The importance of the Polish handyman and how he saved my mum’s life - sort of…
Joseph had a sweaty, red face adorned with a moustache.
He used to brush his hair with a small plastic comb hidden in the back pocket of his trousers. Joseph didn’t look like a handsome “Polish plumber” from the famous commercials, but my mother couldn’t live without him. My father was sulking a little, and sometimes allowed himself to be ironic about Joseph. But when the boiler broke down in winter, he grabbed the phone to call our – as people in Poland say – ‘golden hand’.
We lived in a block of flats from the Soviet times. The architects were excellent, but during the construction, their projects were adapted to reality. That's why the plaster was paper-thin, the electric sockets were in the oddest places, and the floors and walls were uneven, so the tiles were constantly falling off. Large enterprises were struggling with the same problems. Even an automotive company producing the famous little Fiat 126p. The dreamed of car that my parents bought in 1987 broke down a week after leaving the factory. Our washing machine was twenty years old. It often flooded the bathroom and someone had to put the tiles back.
‘Mr Joseph, save us!’, my mother cried on the phone at least twice a month. ‘I’m on the way!’, answered Joseph and jumped to his old, but spectacular, Audi 80. Sometimes with his son, who was my age. When Joseph was repairing a washing machine, tiling, or plunging a sink, we played together. When Sebastian grew up, he helped his dad holding a cable or handing a screwdriver.
Sometimes I wonder if socialism would have fallen much earlier if Mr Joseph did not patch, repair, staple and tape all the falling equipment produced by factories. Multitasking and the ability to improvise were common. However, in the case of a larger job, it was expected that a handyman would handle everything. If Joseph went to renovate a house, he could scratch the wallpaper, lay down plaster, paint the walls, repair the pipes, flushes, tiles and straighten the driveway to the garage. And in his spare time, he offered to fasten the broken bumper of our Fiat 126p and replace the brake pads.
Thanks to Mr Joseph and the whole army of similar ‘golden hands’, we lived in houses where the roof didn’t leak, and the cars somehow drove, although it was impossible to buy any parts in the shops. After 1989, socialism ended, and in 2004 Poland became a member of the European Union. We started to earn a little more, travel the world and buy western washing machines, fridges and cars, which break down less frequent, but once it happened, nobody was able to repair them. I've found out about it when my mother called upset:
‘The washing machine broke down. Do something!’.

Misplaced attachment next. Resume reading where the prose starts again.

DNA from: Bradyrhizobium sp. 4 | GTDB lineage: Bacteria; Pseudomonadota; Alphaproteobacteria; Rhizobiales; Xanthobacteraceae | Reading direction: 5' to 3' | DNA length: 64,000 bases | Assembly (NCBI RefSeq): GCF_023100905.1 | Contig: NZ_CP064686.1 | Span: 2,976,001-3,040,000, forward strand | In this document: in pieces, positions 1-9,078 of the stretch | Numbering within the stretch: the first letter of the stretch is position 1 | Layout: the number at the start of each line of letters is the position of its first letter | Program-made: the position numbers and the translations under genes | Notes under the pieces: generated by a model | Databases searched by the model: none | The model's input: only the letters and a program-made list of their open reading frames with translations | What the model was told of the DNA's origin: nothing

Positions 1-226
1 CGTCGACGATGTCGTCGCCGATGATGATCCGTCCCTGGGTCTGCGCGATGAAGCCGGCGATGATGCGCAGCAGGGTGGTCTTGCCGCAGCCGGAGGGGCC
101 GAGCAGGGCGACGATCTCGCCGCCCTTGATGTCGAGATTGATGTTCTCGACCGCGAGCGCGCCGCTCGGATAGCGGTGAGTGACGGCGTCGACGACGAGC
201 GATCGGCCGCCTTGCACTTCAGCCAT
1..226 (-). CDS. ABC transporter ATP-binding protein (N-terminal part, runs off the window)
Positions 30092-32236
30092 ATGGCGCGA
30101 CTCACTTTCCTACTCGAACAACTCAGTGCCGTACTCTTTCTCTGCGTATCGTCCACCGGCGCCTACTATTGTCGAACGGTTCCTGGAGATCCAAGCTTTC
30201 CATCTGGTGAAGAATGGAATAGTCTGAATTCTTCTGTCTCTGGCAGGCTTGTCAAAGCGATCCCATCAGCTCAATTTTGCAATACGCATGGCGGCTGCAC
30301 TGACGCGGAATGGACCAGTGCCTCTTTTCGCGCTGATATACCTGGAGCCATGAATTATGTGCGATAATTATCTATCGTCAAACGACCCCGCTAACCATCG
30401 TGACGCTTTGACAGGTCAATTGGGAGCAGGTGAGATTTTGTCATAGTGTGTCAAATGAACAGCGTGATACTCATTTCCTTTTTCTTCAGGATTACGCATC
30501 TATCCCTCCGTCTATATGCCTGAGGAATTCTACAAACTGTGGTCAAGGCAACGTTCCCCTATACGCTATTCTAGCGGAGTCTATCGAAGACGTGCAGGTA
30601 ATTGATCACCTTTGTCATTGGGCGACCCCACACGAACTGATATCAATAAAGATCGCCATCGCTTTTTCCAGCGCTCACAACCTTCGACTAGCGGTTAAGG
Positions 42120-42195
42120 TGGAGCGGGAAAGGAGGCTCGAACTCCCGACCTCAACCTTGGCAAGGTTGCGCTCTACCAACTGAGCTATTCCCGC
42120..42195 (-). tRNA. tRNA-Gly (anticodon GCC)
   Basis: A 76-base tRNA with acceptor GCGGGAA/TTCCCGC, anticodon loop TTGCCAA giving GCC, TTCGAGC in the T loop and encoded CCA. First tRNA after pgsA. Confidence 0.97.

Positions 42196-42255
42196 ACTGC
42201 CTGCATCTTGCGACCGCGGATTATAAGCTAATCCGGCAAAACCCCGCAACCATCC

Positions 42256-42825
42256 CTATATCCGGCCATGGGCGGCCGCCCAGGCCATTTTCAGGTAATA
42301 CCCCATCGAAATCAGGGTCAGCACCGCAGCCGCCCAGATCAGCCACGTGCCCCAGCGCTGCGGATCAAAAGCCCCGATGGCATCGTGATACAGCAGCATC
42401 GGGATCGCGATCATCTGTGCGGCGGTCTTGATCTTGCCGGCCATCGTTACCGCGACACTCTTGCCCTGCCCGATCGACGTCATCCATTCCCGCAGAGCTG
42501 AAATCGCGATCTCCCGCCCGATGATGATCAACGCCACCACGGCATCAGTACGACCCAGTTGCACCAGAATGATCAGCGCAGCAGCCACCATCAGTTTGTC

‘When did you buy it? Three years ago? Call Mr Joseph!’.
‘I did. He said he has no time’.
I raised my eyebrows.
‘Mr Joseph has no time? Impossible! And his son?’.
‘Sebastian is in England. Like all of the best handymen. And Joseph here can't get away from requests. He said he could come next month’.
I sighed and sat down at the computer. In a second, Google displayed a list of plumbers. The fourth, to whom I called, agreed to come the next day. But his visit lasted only two minutes.
He unscrewed the filter and scratched his chin.
‘Should I be honest?’, he asked. I looked at my mother who was pale. ‘If I were you, I would buy a new washing machine. Repair will cost at least 700 and for a 1000, you’ll buy a new one that will work without problems for at least two years’.
Only two years? How is it possible that the Soviet washing machine operated for twenty years and now the day after the warranty expires, the device breaks down?
‘Well, goodbye’, said the man holding out his hand. ‘200 for the consultation, please’.
‘For the advice that we should buy a new washing machine?’, my mother was cross. ‘Is that why I voted to join the EU, so that all handymen could escape to the UK, and only the “consultants" remained?’.
A few years later I left Poland and moved to Liverpool. When autumn came, a picturesque mould appeared on the wall of our house. Five calls to the administrator and a month of waiting later an expert came. He looked at the wall punctuated with black dots.
‘I can't help’, he began. ‘But no worries, mate. Buy a bleach and wipe the wall’.
‘Will it help?’, I wondered.
‘Who knows?, he replied. ‘But it certainly won’t hurt’.
‘By the way, as you're here…’, my wife said ‘…maybe you could fix the window handle.
‘Well, also a flush’, I added. ‘It’s a triviality, but very annoying’.
The English handyman shook his head.
‘Sorry, mate. I’m specialized in mould. Call the administrator for the next visit with a proper technician’.
‘Don’t you have anyone who knows more than one thing?’, I was annoyed because the telephone conversation with the administrator in a Scouse dialect was torture for me.
The specialist blinked twice, recalling something from the depths of his memory.
‘There was one who worked for us. He was Polish’.
‘Finally!’, I was overjoyed. ‘Give me his number!’.
‘Sorry, mate. Two months ago Sebastian went back to Poland’.
‘Well… Brexit and these matters. He said he has a lot of work in Poland’.
I did not know if I was more annoyed or proud.
‘At least my mother will be happy’.
He looked at me astonished.
‘What are you saying, mate?’
I smiled. ‘No worries, mate,’ I replied.